Poliomyelitis: Pathogenesis, clinical features and Laboratory diagnosis

Poliomyelitis is a contagious disease which spreads through person to person contact (the virus infects only human) mainly via fecal oral route. The virus affects the young children (mainly children under 5 years of age) and can cause permanent disability.  Polio virus has been eradicated from most of countries of the world but still 2 countries, Pakistan and Afghanistan are endemic. Vaccination is the best way to protect people and stop transmission of Poliomyelitis. There are two types of vaccine; inactivated poliovirus vaccine (IPV) and oral poliovirus vaccine (OPV).

– destruction of motor neurons in spinal cord → flaccid paralysis
–         very restricted host range → natural infection occurs only in humans.
–         Grows readily in tissue cultures of primate origin.
 PATHOGENESIS–         transmitted by faeco- oral route.
–         Virus multiplies initially in epithelial cells of AC (Oropharynx or intestine) and the lymphatic tissue ( tonsils / payers patches).
–         Regularly present in throat and stools before the onset of illness.
–         Then spreads to the regional lymph nodes and enters blood stream (minor / 20 viraemia) across the BBB.
–         Direct neural transmission may also occur eg after tonsillectomy..
–         In the CNS, Virus multiplies selectively in the neurons destroys the anterior horn cells of spinal cord.
–         Earliest change is degeneration of Nissils bodies.
–         When degeneration becomes irreversible, necrotic cell lyses or is phagocytosed.
–         Viruses don’t multiply in muscle in vivo.
–         Changes that occur in peripheral nerves and voluntary muscles are secondary to destruction of nerve cells.
Clinical findings
–         Incubation period 7-14 days.
–         Inapparent infection: 90-95% cases; only seroconversion.
–         Abortive poliomyelitis: 4-8%; minor illness.
– Fever, malaise, drowsiness, headache, nausea, vomiting, constipation.
Recovery in few days.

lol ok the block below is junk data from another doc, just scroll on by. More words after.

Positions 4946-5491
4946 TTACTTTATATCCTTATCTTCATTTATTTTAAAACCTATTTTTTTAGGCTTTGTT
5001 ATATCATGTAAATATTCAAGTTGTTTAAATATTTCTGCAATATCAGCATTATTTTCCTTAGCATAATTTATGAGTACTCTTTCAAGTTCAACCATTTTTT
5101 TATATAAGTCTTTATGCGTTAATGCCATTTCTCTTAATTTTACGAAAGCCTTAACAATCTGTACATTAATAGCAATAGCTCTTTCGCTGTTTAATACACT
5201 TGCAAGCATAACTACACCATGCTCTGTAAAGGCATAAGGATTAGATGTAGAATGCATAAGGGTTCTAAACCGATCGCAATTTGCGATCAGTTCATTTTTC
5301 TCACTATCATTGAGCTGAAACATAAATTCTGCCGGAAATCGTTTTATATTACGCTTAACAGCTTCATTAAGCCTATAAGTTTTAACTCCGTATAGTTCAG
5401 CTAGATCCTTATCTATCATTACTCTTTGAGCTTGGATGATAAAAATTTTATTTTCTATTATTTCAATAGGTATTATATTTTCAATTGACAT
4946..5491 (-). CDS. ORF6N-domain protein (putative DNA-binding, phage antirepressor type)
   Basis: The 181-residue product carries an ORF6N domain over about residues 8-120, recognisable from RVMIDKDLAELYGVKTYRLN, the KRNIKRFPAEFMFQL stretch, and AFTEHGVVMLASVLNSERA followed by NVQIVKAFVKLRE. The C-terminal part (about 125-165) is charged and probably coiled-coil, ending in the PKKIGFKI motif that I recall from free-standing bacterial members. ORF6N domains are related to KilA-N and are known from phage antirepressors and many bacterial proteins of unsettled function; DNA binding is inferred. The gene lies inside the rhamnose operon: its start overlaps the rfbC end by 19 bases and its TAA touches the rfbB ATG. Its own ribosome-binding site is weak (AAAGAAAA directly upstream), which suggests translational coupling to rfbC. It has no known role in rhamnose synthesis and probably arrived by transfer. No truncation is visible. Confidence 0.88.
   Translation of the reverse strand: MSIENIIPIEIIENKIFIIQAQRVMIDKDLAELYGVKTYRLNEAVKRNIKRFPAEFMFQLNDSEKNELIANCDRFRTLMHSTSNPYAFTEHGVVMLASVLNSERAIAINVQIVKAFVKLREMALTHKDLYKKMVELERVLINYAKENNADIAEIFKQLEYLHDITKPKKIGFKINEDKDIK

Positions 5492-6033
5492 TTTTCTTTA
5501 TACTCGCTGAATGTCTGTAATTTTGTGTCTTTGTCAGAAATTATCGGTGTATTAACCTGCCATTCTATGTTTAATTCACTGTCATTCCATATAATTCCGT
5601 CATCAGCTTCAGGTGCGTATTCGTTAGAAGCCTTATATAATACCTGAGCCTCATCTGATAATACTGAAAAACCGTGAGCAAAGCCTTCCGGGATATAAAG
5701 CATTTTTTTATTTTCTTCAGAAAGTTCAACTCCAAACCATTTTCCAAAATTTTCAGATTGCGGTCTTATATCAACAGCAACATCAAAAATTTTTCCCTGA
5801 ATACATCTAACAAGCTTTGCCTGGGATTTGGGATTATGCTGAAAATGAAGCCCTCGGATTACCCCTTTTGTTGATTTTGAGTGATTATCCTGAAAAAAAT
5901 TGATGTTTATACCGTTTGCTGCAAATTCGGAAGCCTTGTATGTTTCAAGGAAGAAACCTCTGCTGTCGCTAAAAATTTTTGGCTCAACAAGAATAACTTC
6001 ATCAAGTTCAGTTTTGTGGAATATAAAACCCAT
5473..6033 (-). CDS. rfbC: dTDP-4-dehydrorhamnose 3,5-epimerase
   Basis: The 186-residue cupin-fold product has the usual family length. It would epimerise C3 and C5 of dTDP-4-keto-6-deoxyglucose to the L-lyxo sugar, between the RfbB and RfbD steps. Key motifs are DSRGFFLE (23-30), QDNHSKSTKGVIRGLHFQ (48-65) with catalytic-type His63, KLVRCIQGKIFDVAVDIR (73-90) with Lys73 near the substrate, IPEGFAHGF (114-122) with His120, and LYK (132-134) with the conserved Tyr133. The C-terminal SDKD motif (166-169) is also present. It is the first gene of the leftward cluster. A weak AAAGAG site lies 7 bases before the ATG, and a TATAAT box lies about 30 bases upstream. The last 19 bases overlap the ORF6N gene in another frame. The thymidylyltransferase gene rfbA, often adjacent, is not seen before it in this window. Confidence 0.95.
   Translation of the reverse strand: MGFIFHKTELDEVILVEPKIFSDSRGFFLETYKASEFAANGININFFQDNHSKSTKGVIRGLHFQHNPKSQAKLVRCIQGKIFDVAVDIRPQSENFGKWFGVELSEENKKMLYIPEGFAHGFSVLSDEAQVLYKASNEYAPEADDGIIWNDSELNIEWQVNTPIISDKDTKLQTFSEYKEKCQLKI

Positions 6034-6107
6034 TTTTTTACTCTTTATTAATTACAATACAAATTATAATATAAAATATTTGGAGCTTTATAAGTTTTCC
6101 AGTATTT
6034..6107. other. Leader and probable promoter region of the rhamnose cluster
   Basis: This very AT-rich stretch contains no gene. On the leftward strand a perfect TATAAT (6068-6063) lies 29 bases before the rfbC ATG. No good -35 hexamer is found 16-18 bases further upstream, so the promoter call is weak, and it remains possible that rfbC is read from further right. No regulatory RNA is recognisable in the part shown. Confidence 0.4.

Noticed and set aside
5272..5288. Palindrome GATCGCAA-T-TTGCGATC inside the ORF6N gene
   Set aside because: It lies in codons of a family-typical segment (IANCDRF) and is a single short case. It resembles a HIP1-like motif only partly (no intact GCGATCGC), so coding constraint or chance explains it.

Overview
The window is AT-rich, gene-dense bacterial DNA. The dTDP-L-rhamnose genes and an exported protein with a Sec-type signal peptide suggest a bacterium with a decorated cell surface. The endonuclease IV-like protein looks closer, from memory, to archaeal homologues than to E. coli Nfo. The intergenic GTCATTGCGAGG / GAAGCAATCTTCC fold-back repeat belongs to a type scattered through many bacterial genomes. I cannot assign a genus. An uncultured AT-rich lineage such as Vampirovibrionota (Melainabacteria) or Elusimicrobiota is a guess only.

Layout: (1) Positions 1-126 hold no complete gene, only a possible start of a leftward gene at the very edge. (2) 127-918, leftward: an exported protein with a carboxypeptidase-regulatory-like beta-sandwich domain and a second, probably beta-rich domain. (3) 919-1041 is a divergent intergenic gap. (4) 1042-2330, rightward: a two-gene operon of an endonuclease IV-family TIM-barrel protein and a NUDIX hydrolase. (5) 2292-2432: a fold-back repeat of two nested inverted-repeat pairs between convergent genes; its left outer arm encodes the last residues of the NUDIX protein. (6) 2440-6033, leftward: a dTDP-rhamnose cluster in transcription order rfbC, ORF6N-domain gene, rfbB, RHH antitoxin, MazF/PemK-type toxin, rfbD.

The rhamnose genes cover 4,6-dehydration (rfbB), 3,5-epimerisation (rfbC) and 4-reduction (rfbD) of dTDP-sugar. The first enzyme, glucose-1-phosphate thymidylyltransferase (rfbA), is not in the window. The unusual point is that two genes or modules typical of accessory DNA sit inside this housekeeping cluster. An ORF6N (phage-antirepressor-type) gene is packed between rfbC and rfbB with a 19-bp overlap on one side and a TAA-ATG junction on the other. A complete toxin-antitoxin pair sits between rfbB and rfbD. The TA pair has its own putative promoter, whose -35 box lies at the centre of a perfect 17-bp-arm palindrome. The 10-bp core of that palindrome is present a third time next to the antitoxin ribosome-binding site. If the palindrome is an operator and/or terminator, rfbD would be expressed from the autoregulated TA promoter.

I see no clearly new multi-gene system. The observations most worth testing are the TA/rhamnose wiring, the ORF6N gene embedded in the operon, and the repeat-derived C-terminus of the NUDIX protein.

–         Non- paralytic poliomyelitis ( aseptic meningitis) – 1-2%
– above symptoms + stiffness and pain in back and neck; 2-10 days.
–         Paralytic poliomyelitis: 0.1-2%
– flaccid paralysis resulting from lower motor neuron damage.
– Maximal recovery with in 6 months, with residual paralysis lasting much longer.
–         Progressive post – poliomyelitis muscle atrophy: rare
– recrudescence of paralysis and muscle wasting.
– Decades after experience with paralytic poliomyelitis.
– doesn’t appear to be a consequence of persistent infection rather a result of physiologic and aging changes.
Lab diagnosis
specimen: throat swabs, rectal swabs / stool, blood, CSF ( uncommon).
No permanent carriers known.
Specimen should be kept frozen during transmit to lab.
A. Isolation of virus.
– can be isolated from blood and pharyngeal aspiration during 10 viraemia,(3-5 days after infection). From feces → upto 5 weeks.
–         After processing specimen, inoculated into tissue culture.
      •Primary monkey kidney cells, typical CPE in 2-3 days.
       • Identification by neutralization tests with pooled and specific antisera.
–         Virus isolation from feces must be interpreted along with clinical and serological evidence.
B. direct demonstration of virus by electron microscopy
c. serology: less often employed.
– paired serum specimens to show a rise in antibody titer
–         Only 1st infection produces strictly type- specific responses.